Under current law, North Carolinians must get a permit from their local sheriff's office to buy a pistol. The restriction does not apply to rifles and shotguns. The Senate addition to House Bill 937 would require a concealed weapons permit or a background check to buy a pistol - but no permit from a sheriff's office. Records of concealed-carry permits issued and weapons sales would not be open to the public.
The wide-ranging bill also endorses a broader approach to weapon storage on school campuses and carrying concealed firearms at certain events. It also maintains new penalties and safeguards in the House bill while toughening offenses for permit holders who violate existing prohibitions.
Both bills have the support of gun rights groups and the North Carolina Sheriffs Association. University of North Carolina police chiefs, however, oppose the bill - calling it a threat to student safety.
"Allowing weapons on campus would diminish that sense of seriousness from the presence of weapons , thereby making us more vulnerable to those who intend to commit harmful acts," offered UNCG Police Chief Jamie Herring.
But supporters say it would help protect students from violence.
"The fact is, concealed handgun permit holders, these are 21 year olds who have training and background checks are not only prohibited from protecting themselves not only in campus, but also if they live off campus," said F. Paul Valone with the group Grassroots NC.
University of North Carolina lobbyist Drew Moretz said UNC doesn't oppose the bill but fears the rate of car break-ins on campuses that otherwise have lower crime than the general population will lead to more guns in the hands of criminals.
The Senate's changes would allow any permit holder to store a weapon in a locked car on the campus of any public school. The House's version applies only to public colleges and universities. Both versions of the bill would allow private schools to opt out of that provision.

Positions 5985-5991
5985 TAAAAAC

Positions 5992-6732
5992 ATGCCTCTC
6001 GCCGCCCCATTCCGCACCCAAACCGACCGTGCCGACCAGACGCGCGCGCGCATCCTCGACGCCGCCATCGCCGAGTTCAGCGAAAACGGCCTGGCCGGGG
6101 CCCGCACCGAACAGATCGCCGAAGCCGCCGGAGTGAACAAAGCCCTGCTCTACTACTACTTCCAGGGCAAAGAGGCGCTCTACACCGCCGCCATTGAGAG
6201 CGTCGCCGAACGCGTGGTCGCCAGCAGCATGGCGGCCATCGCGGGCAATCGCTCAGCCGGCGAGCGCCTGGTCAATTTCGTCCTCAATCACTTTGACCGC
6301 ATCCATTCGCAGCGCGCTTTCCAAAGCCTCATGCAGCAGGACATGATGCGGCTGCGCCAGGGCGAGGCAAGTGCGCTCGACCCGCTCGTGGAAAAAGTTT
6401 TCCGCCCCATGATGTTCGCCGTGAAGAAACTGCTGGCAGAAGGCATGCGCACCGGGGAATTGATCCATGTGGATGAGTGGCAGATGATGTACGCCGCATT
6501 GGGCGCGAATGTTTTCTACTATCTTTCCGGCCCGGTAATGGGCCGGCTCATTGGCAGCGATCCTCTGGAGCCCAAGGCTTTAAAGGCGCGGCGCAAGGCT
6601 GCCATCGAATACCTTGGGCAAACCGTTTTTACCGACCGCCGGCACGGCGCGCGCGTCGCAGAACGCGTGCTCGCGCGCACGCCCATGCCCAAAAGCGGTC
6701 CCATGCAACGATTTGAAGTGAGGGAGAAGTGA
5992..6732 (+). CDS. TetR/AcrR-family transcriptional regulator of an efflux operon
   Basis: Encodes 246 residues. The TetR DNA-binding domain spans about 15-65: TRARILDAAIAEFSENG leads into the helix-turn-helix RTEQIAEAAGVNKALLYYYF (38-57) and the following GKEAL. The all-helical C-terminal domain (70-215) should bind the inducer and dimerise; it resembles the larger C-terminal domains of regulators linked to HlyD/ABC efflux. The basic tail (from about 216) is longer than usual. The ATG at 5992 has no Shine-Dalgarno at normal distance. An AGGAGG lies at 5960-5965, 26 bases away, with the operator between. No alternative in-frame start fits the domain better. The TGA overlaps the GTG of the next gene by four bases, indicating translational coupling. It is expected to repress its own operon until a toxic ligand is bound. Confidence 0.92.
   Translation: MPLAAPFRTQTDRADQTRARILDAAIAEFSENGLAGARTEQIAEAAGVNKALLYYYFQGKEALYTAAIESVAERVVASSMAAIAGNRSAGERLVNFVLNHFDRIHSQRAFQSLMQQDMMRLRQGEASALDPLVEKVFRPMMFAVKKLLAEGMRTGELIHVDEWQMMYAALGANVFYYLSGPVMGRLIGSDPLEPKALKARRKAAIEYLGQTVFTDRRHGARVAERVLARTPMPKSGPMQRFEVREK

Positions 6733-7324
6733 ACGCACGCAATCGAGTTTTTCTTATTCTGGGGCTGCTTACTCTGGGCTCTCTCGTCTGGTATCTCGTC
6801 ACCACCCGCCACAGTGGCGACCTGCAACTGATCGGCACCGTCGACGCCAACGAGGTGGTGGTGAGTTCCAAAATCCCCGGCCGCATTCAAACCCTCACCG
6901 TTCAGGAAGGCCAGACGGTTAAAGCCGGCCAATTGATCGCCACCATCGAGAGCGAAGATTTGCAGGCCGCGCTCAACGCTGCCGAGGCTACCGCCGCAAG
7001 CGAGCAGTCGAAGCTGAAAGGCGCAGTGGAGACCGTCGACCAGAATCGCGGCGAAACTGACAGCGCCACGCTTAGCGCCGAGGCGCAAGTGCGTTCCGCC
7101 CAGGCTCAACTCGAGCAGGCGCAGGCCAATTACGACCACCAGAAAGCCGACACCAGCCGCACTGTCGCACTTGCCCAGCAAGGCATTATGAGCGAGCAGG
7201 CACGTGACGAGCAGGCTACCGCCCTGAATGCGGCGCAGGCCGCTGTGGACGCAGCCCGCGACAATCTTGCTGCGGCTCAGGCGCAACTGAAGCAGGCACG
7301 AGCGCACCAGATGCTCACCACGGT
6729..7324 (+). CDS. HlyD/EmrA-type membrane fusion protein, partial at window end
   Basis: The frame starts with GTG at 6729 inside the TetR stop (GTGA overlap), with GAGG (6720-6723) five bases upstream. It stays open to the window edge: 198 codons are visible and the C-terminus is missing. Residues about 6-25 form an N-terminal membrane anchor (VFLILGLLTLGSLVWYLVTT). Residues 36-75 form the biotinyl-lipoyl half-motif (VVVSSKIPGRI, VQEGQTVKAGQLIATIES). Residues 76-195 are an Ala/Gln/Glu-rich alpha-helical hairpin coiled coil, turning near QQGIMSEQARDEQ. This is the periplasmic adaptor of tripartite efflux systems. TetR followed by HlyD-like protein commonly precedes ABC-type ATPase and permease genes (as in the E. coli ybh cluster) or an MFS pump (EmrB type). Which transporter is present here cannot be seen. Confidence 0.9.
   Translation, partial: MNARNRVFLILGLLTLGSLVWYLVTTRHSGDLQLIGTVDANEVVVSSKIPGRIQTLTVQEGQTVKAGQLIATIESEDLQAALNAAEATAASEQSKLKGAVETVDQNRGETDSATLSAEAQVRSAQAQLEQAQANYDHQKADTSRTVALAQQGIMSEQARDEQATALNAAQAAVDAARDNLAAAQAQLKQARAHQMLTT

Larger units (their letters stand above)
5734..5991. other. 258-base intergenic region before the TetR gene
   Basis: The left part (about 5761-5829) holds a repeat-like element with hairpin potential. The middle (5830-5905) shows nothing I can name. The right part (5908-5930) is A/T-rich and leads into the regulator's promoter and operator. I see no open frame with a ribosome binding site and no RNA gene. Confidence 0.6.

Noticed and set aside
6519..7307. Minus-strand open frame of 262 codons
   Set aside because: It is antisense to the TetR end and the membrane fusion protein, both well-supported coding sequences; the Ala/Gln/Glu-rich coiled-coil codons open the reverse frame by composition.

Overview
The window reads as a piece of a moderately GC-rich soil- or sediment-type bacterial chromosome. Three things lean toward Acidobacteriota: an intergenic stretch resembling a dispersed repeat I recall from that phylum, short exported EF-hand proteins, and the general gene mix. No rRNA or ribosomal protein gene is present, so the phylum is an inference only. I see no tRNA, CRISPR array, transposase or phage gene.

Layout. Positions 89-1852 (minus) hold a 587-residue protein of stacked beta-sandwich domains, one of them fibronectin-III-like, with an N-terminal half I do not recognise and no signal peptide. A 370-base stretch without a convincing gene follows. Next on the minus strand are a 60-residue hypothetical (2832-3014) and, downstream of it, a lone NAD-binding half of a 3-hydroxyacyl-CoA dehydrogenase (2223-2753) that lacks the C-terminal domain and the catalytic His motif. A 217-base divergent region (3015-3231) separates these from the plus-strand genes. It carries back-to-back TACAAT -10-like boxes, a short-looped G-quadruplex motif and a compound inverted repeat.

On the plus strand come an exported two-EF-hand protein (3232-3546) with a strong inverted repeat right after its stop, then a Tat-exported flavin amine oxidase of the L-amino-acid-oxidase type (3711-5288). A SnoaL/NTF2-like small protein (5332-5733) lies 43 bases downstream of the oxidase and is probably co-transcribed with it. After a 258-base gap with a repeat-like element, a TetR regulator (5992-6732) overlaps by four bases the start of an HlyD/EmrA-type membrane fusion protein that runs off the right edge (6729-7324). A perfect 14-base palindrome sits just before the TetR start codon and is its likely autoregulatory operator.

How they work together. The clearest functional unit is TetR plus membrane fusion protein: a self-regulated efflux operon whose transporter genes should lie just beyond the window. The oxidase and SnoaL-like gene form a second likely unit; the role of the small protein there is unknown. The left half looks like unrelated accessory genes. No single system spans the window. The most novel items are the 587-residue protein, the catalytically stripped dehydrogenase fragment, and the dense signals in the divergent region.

The Senate bill keeps the House provision allowing permit holders to carry weapons in places where alcohol is served or events that charge admission as long as an owner doesn't expressly forbid it. But the Senate's changes also add parades and funeral processions to the places people can take concealed weapons legally.
Both versions of the bill would allow permit holders to store weapons in the parking lots of state government buildings and limit local authority to ban concealed weapons in public places. Both versions also toughen penalties for convicted felons who used firearms in their crimes and require local clerks of court to report mental health findings to a national criminal background check database.
Sen. Buck Newton, R-Wilson and the bill's Senate sponsor, argued the bill strikes a balance between enforcement and promoting responsible gun ownership, which he said has been neglected under decades of Democratic control of state government.
Gregg Stahl, a lobbyist for the North Carolina Sheriffs Association, said the group supports the bill "on the whole" but was initially concerned with the repeal of permit requirements to purchase handguns.
"(But) this does look to be attempting to align this more with the way permits are given for long guns and high-powered rifles," Stahl said.
Gail Neely, the executive director of North Carolinians Against Gun Violence, questioned the popular appeal of expanding guns to bars, restaurants and college campuses. She said gun violence is surpassing automobile fatalities in other states that have relaxed gun laws.
"This is ridiculous," she said. "There is no credible evidence that this bill will make us safer in North Carolina. We have tons of evidence to show it may not, in fact, make us safer."
The Senate bill passed on a voice vote and now heads to the full Senate.
Associated Press Reporter Chris Kardish contributed to this story